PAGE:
5. I have a question regarding the highly qualified requirements. I was hired as a special education teacher under a provisional license and have since become fully licensed. I have worked for 6 years as a special education teacher in a title 1 school.

    My question is: Does my 5 year timeline begin when I became fully licensed, or do I not qualify at all for this loan forgiveness?

    • Hi Catie,

      I think your timeline begins when you became fully licensed, but to find out for sure, contact your loan servicer. They will be able to tell you without any doubts.

  6. Mary Chidester says:

    Hello, Tim,
    Thank you for putting this info site together.
    I have read through a majority of the previous questions and answers, However, I am still unsure about a question I have based on my circumstances (I apologize in advance if this was answered and I overlooked it).

    Background: I have taught Secondary English at a title 1 school for 10 consecutive years (from 2006-2016). I switch schools for the 2016-2017 school year (still title 1), and I am currently finishing up this school year. After 5 years at my precious school, I applied for loan forgiveness and received $5000 towards my substantial student loan debt (both from undergrad and grad). Since I am an English teacher without Special Ed certification, I assumed I was only entitled for $5000 in loan forgiveness for my first 5 consecutive years. However, am I eligible to apply for an additional $5000 for my teaching years 6-10? I believe I read one of your responses that eligible teachers were qualified for up to $17,500 in loan forgiveness for the life of the loan? Does this only apply to Math, Science, and Sped teachers? I know qualified Math, Science, and Sped teachers are eligible for $17,500 in loan forgiveness after 5 consecutive years, but I thought English teachers, for example, could only apply for $5000 after 5 consecutive years? Please advise/clarify, as I would be most appreciative for you help. Thank you!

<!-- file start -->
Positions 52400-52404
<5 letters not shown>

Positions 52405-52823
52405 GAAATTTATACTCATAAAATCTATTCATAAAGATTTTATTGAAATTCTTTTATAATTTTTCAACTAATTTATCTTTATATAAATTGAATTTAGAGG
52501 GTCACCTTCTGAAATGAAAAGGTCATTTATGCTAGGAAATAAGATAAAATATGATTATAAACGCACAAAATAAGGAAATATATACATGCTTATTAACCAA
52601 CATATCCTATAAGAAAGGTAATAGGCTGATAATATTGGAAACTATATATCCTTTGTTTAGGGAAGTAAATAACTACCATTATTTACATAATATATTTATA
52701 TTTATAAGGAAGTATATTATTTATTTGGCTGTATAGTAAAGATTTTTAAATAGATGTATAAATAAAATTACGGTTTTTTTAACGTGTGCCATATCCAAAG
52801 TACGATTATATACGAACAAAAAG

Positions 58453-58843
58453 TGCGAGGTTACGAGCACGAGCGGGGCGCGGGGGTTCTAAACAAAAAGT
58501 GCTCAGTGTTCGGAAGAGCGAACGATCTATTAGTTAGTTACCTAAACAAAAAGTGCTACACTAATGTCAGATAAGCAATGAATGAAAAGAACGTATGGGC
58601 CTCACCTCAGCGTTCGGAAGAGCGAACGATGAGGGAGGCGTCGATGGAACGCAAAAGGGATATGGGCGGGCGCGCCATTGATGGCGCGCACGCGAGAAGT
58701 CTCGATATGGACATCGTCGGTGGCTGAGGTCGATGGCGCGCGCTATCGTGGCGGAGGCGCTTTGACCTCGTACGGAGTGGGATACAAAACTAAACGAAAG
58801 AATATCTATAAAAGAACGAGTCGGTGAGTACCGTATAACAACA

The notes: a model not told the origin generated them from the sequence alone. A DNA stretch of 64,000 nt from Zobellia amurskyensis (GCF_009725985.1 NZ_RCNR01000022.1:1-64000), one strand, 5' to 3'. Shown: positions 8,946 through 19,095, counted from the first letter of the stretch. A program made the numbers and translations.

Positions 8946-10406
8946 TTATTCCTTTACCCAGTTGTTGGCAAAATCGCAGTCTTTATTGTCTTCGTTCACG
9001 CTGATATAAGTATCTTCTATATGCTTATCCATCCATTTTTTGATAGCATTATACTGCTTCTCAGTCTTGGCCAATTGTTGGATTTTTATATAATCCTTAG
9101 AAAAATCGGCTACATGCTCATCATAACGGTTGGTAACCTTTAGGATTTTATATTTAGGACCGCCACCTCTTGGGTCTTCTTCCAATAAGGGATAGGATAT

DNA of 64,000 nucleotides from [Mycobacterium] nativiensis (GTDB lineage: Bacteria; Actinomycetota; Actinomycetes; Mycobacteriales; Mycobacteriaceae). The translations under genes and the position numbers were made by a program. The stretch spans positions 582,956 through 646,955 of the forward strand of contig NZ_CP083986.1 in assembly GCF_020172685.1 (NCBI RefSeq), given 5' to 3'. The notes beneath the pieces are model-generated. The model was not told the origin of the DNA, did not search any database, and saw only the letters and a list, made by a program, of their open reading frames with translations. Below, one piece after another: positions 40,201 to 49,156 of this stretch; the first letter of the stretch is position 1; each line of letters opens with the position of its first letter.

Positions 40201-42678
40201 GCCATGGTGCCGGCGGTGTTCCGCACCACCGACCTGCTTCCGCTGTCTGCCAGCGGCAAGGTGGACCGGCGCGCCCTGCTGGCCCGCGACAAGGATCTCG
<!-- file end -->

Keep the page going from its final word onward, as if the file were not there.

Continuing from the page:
• Good question Mary, and thanks for reading the others before firing it off. I wish I could give you a straight answer, but to be honest, I’m not sure. I recommend that you contact the Student Loan Ombudsman Group, which is a free service of pro-bono lawyers that answer complicated student loan and student loan debt related questions. You can contact them here.

  7. My husband is a HQT in mathematics and had a loan forgiven for $8000. He is currently pursuing another masters. Can he apply again when he is finished for an additional $9500 to cap out Teacher Loan Forgiveness or is he out of luck?

    • Hi T,

      I’m not sure. I’ve received this comment several times now and I’m certain that you can’t use the benefit twice for the same loan, but I don’t know if you could receive it twice for two separate loans. I do not think it would work, because of the way the rules are stated: “Up to… in forgiveness”.

  8. First off thank you for this blog. I have searched everywhere for answers. I am confused about what to apply for since I have had multiple teaching areas which i am highly qualified for and have taught at multiple schools here is my situation.